The year in protests: From Chile to Lebanon, what happened next?
It’s no exaggeration to say protests swept every continent in 2019, because even Antarctica saw a demonstration this year.
Long-term presidents left office after protests in Sudan, Algeria and Bolivia. Violent unrest in Iran, India and Hong Kong continued well into December and threaten to spill over into 2020.
Here we return to three movements that gained momentum in 2019. Some of those who joined demonstrations early on tell us why they did so – and what changed.
Why I protested
by Nour Myra Jeha, student, 17
I and my friends wanted a movement to happen even before these protests. We have real social and economic problems here, and we have wanted for some time for the people to notice it and act.
Lebanon is a country with rival religions and sectarianism, so it’s really hard to start something yourself. We had such small numbers. But the small push came when the government put a fee on our WhatsApp calls. In Lebanon, WhatsApp is used by many people who can’t afford to make calls normally.
One day, the minister of education was in the area of the protests, and people started protesting around his car, and his security men got out of the car and started shooting [no-one was killed]. That was when citizens said they had had enough. People started noticing what the politicians really thought of us.
The next day, I and my friends went out. We started calling it a revolution. On that day, Lebanon left its religious problems aside. One of Lebanon’s biggest problems is that our whole political system is determined by religion [Lebanon recognises 18 religious communities and the three main political offices are divided among the three biggest communities]. But that night, all Lebanon’s people were united. That was a bit of a shock. We noticed the older generation there too. That’s when we knew there was a change going on.
We want a government made of technocrats and not politicians, who have let us down again and again. And we want the voting age to be 18 and not 21. We don’t expect things to change in a month, two months. But if we give up, all our hard work will go down the drain.
I am applying to study abroad. Before, I didn’t know if I would want to come back, but now I am 100% sure I will. I want to see how a society with better rules can work, learn from that, and come back.
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Why I protested
by Daniela Benavides, English teacher, 38
In the first week, we had the military in the street so I wanted to see. You often see the police, but the military, with machine-guns, it’s a completely different scenario.
The first day, I went because I wanted to take pictures. I could see many people there demonstrating, facing the military because of the history of this country [Chile was ruled by a military dictatorship between 1973 and 1990].
The next day, I went because I could feel I needed to be part of this, because I supported all the demands, because I have seen the inequality where I work. We need to change this system. Many people are suffering. Any person, any citizen of any country in this world must have education, health, proper living conditions, pensions.
Most of my students said this was a very sad moment for them, but they wanted to be fighting. They have lived their whole lives like this. They know what it is to not have money to go to the doctor. Or if they don’t have a grant, there’s no possibility for them to study.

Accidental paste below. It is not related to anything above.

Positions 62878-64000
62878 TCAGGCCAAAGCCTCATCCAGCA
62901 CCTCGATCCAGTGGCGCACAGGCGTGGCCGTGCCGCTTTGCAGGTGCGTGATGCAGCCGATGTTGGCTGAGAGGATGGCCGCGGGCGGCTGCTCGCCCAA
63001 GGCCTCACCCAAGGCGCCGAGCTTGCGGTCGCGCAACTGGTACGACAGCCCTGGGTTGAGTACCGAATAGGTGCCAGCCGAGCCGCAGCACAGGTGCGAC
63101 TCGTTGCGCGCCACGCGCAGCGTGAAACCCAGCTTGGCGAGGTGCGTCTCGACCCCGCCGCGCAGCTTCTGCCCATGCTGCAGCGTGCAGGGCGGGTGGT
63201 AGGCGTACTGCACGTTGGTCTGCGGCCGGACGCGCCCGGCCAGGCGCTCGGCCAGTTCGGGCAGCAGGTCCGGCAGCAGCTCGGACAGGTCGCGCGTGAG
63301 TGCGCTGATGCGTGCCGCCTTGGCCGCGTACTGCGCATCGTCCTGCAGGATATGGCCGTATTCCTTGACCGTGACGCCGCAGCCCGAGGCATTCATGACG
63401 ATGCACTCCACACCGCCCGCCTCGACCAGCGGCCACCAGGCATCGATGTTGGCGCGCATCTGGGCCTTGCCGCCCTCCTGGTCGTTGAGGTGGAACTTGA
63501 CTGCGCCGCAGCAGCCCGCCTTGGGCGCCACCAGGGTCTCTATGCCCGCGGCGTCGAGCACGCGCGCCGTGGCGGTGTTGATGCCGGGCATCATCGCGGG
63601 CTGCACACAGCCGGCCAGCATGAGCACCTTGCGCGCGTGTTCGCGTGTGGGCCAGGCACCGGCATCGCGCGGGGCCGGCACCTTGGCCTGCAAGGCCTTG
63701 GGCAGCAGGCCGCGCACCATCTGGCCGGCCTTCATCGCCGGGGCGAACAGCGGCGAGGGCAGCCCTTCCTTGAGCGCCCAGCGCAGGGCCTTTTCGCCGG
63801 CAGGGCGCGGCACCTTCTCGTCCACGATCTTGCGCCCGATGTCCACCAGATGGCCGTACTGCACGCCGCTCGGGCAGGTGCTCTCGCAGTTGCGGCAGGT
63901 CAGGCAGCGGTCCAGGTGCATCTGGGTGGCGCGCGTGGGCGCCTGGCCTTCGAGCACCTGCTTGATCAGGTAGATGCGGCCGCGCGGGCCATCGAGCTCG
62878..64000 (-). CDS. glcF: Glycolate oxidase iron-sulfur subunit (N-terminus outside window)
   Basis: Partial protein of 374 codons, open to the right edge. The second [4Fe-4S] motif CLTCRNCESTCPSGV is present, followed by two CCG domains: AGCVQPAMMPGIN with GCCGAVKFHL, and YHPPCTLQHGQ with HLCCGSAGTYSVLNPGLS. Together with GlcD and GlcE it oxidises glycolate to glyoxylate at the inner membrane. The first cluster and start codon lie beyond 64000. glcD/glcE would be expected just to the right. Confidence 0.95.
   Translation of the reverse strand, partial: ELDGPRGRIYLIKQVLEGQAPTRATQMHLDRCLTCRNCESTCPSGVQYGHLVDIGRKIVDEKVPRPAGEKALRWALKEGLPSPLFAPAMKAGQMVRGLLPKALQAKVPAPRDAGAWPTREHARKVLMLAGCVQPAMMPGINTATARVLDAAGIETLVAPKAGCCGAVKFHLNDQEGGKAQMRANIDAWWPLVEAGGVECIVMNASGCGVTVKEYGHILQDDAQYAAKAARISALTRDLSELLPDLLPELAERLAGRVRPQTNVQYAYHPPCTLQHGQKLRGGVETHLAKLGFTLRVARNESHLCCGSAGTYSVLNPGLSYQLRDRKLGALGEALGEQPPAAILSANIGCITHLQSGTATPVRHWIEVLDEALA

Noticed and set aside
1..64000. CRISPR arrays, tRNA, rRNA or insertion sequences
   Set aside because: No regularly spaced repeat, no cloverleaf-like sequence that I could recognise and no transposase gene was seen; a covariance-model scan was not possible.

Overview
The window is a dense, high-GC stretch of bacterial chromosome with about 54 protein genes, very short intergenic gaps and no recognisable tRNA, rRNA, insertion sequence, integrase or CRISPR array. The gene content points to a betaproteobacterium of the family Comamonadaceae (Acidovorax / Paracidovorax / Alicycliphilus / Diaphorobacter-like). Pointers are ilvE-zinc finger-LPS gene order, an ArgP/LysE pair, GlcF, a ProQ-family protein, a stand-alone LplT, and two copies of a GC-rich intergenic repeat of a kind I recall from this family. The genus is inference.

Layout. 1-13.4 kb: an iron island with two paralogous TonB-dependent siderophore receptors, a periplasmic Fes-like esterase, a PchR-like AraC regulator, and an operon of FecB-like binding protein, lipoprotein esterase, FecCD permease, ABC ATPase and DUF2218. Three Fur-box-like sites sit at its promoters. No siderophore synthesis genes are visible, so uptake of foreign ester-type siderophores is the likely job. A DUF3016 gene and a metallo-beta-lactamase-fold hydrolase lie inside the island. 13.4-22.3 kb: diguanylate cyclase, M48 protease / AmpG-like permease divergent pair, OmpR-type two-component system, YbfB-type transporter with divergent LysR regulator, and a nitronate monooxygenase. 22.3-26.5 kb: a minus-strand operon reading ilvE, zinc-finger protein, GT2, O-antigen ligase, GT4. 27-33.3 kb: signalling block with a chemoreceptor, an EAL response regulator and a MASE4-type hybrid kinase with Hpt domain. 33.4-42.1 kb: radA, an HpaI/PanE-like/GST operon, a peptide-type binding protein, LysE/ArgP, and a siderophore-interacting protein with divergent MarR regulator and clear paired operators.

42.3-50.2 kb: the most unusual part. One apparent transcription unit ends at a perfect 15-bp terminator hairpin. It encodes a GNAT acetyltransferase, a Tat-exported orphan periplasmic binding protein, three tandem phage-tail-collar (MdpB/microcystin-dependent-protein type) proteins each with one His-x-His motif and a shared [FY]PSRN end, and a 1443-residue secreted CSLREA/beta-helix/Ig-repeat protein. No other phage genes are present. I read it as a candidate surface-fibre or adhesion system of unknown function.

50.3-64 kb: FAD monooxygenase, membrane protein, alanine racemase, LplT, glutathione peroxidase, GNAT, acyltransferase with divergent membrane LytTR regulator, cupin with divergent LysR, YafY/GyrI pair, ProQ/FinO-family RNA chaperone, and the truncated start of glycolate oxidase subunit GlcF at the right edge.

The most memorable moment was the biggest demonstration that we had that Friday, 25 October. There were more than 1.2m people. You could see families, students, children, everyone was there because we needed to do something and show the world everything is not perfect. Chile despertó – Chile woke up. You could see that that day. People there just singing, hanging out together. It was really, really amazing.
When I saw so many people get injured by the police, I turned off the television. That’s too much. It’s not that I want to live in a bubble. But for mental health, you need to stop watching all these kinds of things.
I still go to the demonstrations but after an hour, two hours, I leave. We need to be careful. You never know if you are going to get shot by the police or hit by a Molotov cocktail.
– interview by BBC Monitoring’s Tom Garmeson
by Helen*, 30
I was there during the Occupy movement [the short-lived Umbrella Revolution of 2014 calling for electoral reform]. But this felt different.
A lot of people got very disappointed by the Umbrella Revolution in 2014. This time, we felt it was a reawakening of five years ago. A lot of people I met have said that if [reform] doesn’t happen, we will never make it, and we will have to accept it. This is it.
For a while, I thought it was going to die off. But the way people are being treated is so much more brutal than before – we had tear gas fired at us and we were nowhere near the front line. So many people are angry.
There have been so many points in the past six months where I’ve been fearing it will fizzle out and since the district elections [when pro-democracy groups made huge gains in November], things have calmed down. But I don’t think it’s going to stop so soon. You keep hearing news of people disappearing, people being arrested. And the youngsters are the ones still going at it, which is incredible.
It’s been such a traumatic event that it’s only now, after I’ve left Hong Kong, that I feel a little bit more sane. I do get bombarded by news, and I have a group on Telegram which I muted. But every hour, I’m checking the news.
I’m quite pessimistic about [the demands being met]. I don’t think we will get universal suffrage. China will never allow it. But part of me hopes some demands will be met. It will never be a full victory. But small victories count.
*Real name not used for fear of repercussions
Published at Sun, 22 Dec 2019 00:43:20 +0000
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